There are two types of utilitarianism: Act utilitarianism and rule utilitarianism. Act Utilitarianism is a belief in which, an individual’s actions are moral as long as the actions produce the greatest outcome possible. Rule utilitarianism is a belief in which, an action is morally right, as long as it justified in accordance to a particular law. Utilitarianism is less complicated to understand (compared to other moral theories) because it consists of “doing whatever produces the best consequences” (Internet Encyclopedia of Philosophy, Virtue Ethics). Mill viewed the greatest happiness principle as the cornerstone of morals, he
Why Should We Be Moral? - Protocol Paper 6 Recall: In the “Why Should We Be Moral,” Rachels states several points: 1) The Ring of Gyges shows how acting immorally can occasionally be to one’s advantage. Glaucon argues that all of us would behave like Gyges. 2) Rachels points out that it is a good thing if other people live morally, but it becomes another matter if you are bound by your own morals. 3) Rachels talks about a well-known idea that right living consists in respect to God’s commands.
Though the ideas Mill discusses in On Liberty are applicable to present day, they should serve as guidelines rather than restrictions because of the situational controversies in adoption. Mill’s “harm principle” is based on the principle of utility and how he differentiates action and inaction. By first claiming “I regard utility as the ultimate appeal on all ethical questions; but it must be utility in the largest sense, grounded on the permanent interests of man as a progressive being” (Mill 10), he means that he wants to do the greatest good, thus declaring himself as a utilitarian. Concerning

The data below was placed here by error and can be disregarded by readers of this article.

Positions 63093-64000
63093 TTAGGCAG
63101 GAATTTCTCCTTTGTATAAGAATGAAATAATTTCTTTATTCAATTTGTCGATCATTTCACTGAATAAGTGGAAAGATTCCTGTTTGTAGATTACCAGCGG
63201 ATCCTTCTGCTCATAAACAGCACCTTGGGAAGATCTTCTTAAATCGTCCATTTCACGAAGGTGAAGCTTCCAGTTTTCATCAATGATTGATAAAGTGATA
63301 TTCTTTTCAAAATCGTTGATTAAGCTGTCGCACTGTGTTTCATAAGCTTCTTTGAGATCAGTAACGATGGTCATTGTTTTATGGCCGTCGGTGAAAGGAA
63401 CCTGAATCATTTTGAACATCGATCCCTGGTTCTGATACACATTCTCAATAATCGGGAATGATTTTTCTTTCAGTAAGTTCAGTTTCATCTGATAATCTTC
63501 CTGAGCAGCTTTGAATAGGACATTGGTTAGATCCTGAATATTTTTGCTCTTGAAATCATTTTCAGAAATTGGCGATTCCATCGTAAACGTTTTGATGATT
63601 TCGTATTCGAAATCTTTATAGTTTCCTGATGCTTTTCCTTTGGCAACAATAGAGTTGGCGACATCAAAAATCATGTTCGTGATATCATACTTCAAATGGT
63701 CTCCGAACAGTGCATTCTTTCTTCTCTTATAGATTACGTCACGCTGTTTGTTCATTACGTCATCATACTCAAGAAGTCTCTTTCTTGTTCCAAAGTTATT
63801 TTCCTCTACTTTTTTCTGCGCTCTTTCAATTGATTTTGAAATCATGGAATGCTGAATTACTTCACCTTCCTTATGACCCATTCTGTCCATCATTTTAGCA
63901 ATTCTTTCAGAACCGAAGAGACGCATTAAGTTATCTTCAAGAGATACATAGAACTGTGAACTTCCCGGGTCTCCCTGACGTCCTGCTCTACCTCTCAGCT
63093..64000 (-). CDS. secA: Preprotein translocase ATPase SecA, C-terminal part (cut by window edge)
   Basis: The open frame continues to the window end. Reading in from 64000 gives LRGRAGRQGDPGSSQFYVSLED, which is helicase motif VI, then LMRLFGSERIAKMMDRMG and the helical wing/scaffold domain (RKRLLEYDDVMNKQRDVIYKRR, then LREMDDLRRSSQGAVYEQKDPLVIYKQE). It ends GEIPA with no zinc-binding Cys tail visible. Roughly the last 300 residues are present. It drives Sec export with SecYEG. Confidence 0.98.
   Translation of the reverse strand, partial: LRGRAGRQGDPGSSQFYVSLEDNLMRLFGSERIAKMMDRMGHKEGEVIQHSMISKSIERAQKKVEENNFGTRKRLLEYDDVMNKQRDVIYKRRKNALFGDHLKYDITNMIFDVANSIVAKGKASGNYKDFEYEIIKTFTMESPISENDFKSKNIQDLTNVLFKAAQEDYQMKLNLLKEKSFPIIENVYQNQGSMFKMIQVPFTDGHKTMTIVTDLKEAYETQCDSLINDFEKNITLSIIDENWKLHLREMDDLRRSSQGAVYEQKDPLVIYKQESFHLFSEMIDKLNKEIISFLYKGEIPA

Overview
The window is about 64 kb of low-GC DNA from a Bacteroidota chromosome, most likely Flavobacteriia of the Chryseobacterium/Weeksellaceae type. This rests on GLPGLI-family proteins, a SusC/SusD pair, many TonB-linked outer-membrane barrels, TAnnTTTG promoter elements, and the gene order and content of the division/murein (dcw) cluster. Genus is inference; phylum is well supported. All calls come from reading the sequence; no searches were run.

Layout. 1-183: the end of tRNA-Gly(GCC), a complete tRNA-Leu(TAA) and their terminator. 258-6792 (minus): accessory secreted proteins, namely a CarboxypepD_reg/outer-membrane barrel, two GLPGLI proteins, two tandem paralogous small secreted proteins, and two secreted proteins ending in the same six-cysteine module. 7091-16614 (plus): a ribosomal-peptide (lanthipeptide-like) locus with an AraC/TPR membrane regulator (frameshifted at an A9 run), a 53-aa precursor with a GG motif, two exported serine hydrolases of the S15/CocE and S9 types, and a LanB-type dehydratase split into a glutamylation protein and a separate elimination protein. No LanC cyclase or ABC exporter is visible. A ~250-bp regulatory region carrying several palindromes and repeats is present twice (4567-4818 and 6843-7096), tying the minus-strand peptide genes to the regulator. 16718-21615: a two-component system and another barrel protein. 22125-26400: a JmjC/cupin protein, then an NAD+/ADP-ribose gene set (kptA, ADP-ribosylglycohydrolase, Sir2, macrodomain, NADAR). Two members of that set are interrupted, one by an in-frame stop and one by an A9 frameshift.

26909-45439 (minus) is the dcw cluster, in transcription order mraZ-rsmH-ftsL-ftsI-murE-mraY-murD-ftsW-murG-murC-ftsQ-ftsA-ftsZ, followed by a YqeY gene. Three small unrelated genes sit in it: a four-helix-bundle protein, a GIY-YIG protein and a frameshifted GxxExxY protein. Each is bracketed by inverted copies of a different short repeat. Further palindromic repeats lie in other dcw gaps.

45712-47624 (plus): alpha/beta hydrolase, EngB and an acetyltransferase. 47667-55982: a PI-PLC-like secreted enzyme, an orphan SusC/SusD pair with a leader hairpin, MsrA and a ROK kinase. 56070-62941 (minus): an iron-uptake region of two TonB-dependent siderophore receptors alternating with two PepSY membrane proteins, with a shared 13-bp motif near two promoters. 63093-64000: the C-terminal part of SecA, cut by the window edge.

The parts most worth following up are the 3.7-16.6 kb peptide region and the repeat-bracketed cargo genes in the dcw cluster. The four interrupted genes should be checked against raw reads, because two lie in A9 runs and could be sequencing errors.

The virtue of good engineer includes creativity, good understanding of culture, morality, and capability of communication. In utilitarian and Kantian view of ethics, such virtuous values are not taken into consideration. This short paper suggests how future engineers should apply the virtues and excellences in their fields and why virtuous engineers are more likely to contribute to society and make it better. In Aristotle’s view, virtue(arête) is defined as an essential factor to achieve happiness of an individual, while happiness(eudaimonia) is defined as an ultimate objective of human-being. Aristotle insisted that the order of priority may decide whether one’s goal should be considered as a means or the goal itself.
One example of an ethical principle is divine command. Under the divine command theory, the action taken is right if God says it is right. Cathy was stated saying that he supports the biblical definition of marriage. Under divine command, Cathy’s decision is considered moral if he is following God’s law correctly. It would be considered immoral if he did not follow the command of God.